More Hanoi

We were really settling in. We felt completely at home in our hotel. The staff were great. Most of them came from small villages in the North, and are extremely honest and nice people. We sat up at night with them and talked about absolutely everything. One of the guys is very interested in business, and I wouldn't be at all surprised if he turns out to be a very wealthy man. He explained to us the intricacies of inventory control. Another is studying Japanese, and plays music. He brought in his guitar, and to my embarrassment, he had me singing Beatles songs. It's a great group of people, and the only person who wasn't nice was the hotel manager, who was rarely there.

Nonetheless, we had been in Hanoi for a while and were running out of things to do. We thought it would be nice to spend a day walking around without an agenda, just looking at people. I wanted to buy a water puppet, and with all the bargaining that you have to do, that could take a substantial part of the day.

We ate breakfast with Duyen's cousin, whom he had contacted during our stay. After breakfast, we took a walk. We went to the market, and took our time walking around the old part of Hanoi. We saw a water puppet, but the man wanted too much money for it. He told us that the margin was very narrow and he couldn't charge any less, so we moved on. Again, we asked after a water puppet at another shop, and this guy wanted a dollar more. We tried to bargain, but he just wouldn't hear of it, so off we went. We spent the rest of the morning walking around, and in a last-ditch attempt to find a water puppet, we stopped in a shop just up the road from the hotel. These people wanted even more for their puppet! After all the bargaining, the price had gone up by 2 dollars. These people in Hanoi are pretty hard-nosed. To put things into perspective, though, I paid 9 dollars for a puppet that had been used in performances, so it wasn't that bad (by Western standards). Nonetheless, I sneaked the puppet into the hotel so that no one would ask me how much I paid for it.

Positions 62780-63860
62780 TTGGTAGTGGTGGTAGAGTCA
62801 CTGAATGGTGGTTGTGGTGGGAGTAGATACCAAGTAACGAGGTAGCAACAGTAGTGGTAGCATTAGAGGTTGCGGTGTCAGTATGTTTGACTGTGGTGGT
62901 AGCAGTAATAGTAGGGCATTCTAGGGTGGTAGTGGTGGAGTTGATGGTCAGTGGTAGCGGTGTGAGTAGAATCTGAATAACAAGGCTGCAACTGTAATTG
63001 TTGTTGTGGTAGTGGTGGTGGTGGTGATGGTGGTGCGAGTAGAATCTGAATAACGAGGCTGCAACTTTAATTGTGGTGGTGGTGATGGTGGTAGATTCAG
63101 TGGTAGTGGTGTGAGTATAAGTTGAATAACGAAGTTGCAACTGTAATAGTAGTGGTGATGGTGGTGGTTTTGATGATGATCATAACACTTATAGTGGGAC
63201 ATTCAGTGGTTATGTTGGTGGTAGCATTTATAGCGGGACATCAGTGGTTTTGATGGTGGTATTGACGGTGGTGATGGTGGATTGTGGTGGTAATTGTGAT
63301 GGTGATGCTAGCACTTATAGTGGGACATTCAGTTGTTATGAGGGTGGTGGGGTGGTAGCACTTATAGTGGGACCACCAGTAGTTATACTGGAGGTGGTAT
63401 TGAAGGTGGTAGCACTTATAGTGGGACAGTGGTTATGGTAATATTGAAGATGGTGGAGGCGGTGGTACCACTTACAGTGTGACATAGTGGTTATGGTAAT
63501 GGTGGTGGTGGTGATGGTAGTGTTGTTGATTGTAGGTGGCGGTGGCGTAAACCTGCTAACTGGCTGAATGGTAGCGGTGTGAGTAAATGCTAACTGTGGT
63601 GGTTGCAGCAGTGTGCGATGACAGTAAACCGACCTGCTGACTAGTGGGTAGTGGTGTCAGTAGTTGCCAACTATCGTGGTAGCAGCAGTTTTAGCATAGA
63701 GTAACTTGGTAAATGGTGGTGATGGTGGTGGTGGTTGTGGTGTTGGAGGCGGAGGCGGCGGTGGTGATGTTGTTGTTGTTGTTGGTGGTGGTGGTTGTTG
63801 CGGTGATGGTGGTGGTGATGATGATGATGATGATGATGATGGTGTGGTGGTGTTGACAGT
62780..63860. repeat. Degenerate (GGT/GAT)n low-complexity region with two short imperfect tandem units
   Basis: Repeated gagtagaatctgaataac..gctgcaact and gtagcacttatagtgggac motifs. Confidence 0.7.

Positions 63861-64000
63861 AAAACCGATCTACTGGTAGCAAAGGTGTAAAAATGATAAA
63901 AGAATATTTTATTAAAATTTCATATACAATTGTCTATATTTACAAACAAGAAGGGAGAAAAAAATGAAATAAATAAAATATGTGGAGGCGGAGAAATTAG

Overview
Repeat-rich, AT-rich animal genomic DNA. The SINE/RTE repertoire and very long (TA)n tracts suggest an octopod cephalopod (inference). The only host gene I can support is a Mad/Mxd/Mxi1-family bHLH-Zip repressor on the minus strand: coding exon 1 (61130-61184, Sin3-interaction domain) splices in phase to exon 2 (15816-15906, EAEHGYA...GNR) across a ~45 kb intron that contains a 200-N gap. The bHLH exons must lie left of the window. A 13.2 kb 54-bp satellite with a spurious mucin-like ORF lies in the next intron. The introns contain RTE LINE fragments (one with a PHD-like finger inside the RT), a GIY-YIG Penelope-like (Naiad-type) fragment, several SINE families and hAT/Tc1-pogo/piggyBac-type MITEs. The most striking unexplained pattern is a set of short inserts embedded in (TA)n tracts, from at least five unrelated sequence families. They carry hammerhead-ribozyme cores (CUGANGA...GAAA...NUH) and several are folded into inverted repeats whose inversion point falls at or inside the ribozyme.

Duyen spent the afternoon with his cousin, I spent the afternoon reading. This was the first time I was by myself, and I thought about how much I appreciated all Duyen had done. I was never left by myself, and he was always translating, helping and showing me things – hard work for someone on vacation. Again, if I were traveling alone, or traveling with another Westerner, there is no possibility I would have had the same trip.

In the evening we took out one of the guys from the hotel for dinner. He had been particularly nice, and we wanted to thank him. We went around the corner to a small restaurant that had nem chua and bun bo, both favorites of mine. Nem chua are rolls of meat in banana leaves that have garlic and chili peppers. They taste kind of like salami. Bun bo is rice vermicelli, with beef and peanuts on top that you mix in.

Later that night we went to meet some friends of a friend from work. My friend e-mailed them, and they invited us out. Actually, they had offered to play tour guide and show us around Hanoi, which I thought was incredibly nice, though we would never have thought of imposing like that. We met them at a café. 

We had met a lot of people in Hanoi, but to this point, hadn't met any university-educated professionals. One worked at an accounting firm, another worked in an import/export business, and another was starting his own business. Clearly an ambitious person, he told me about his long-range plan. It was a nice café, and the most European-looking place I'd been in since setting foot in Vietnam. With present company, I could very well have been at home. They all have e-mail, mobile phones and travel a lot. Interesting, what a small world it's become.